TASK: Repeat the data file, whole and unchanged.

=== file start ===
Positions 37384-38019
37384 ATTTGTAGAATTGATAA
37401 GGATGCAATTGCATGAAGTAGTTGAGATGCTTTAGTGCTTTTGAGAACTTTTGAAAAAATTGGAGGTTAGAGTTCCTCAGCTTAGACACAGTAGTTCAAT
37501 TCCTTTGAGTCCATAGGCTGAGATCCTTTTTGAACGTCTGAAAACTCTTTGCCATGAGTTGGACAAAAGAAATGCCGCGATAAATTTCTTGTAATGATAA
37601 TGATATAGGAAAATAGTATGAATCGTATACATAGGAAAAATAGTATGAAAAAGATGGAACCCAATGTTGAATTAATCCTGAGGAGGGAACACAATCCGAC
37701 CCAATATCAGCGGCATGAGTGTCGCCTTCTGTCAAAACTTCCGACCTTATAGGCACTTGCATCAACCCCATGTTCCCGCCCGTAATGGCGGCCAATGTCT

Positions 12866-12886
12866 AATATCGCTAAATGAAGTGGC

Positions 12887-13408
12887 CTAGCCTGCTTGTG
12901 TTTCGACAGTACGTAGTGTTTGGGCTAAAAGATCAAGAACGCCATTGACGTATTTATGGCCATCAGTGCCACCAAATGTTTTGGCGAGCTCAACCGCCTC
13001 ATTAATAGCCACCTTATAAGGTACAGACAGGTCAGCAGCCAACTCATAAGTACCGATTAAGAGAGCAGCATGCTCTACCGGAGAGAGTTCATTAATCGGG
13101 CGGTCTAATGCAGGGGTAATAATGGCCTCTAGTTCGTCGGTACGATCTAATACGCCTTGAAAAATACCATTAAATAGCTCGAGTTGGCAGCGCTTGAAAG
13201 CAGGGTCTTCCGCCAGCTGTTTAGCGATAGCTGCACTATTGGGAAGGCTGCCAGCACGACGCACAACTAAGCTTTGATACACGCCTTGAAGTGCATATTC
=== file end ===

Positions 37384-38019
37384 ATTTGTAGAATTGATAA
37401 GGATGCAATTGCATGAAGTAGTTGAGATGCTTTAGTGCTTTTGAGAACTTTTGAAAAAATTGGAGGTTAGAGTTCCTCAGCTTAGACACAGTAGTTCAAT
37501 TCCTTTGAGTCCATAGGCTGAGATCCTTTTTGAACGTCTGAAAACTCTTTGCCATGAGTTGGACAAAAGAAATGCCGCGATAAATTTCTTGTAATGATAA
37601 TGATATAGGAAAATAGTATGAATCGTATACATAGGAAAAATAGTATGAAAAAGATGGAACCCAATGTTGAATTAATCCTGAGGAGGGAACACAATCCGAC
37701 CCAATATCAGCGGCATGAGTGTCGCCTTCTGTCAAAACTTCCGACCTTATAGGCACTTGCATCAACCCCATGTTCCCGCCCGTAATGGCGGCCAATGTCT

Positions 12866-12886
12866 AATATCGCTAAATGAAGTGGC

Positions 12887-13408
12887 CTAGCCTGCTTGTG
12901 TTTCGACAGTACGTAGTGTTTGGGCTAAAAGATCAAGAACGCCATTGACGTATTTATGGCCATCAGTGCCACCAAATGTTTTGGCGAGCTCAACCGCCTC
13001 ATTAATAGCCACCTTATAAGGTACAGACAGGTCAGCAGCCAACTCATAAGTACCGATTAAGAGAGCAGCATGCTCTACCGGAGAGAGTTCATTAATCGGG
13101 CGGTCTAATGCAGGGGTAATAATGGCCTCTAGTTCGTCGGTACGATCTAATACGCCTTGAAAAATACCATTAAATAGCTCGAGTTGGCAGCGCTTGAAAG
13201 CAGGGTCTTCCGCCAGCTGTTTAGCGATAGCTGCACTATTGGGAAGGCTGCCAGCACGACGCACAACTAAGCTTTGATACACGCCTTGAAGTGCATATTC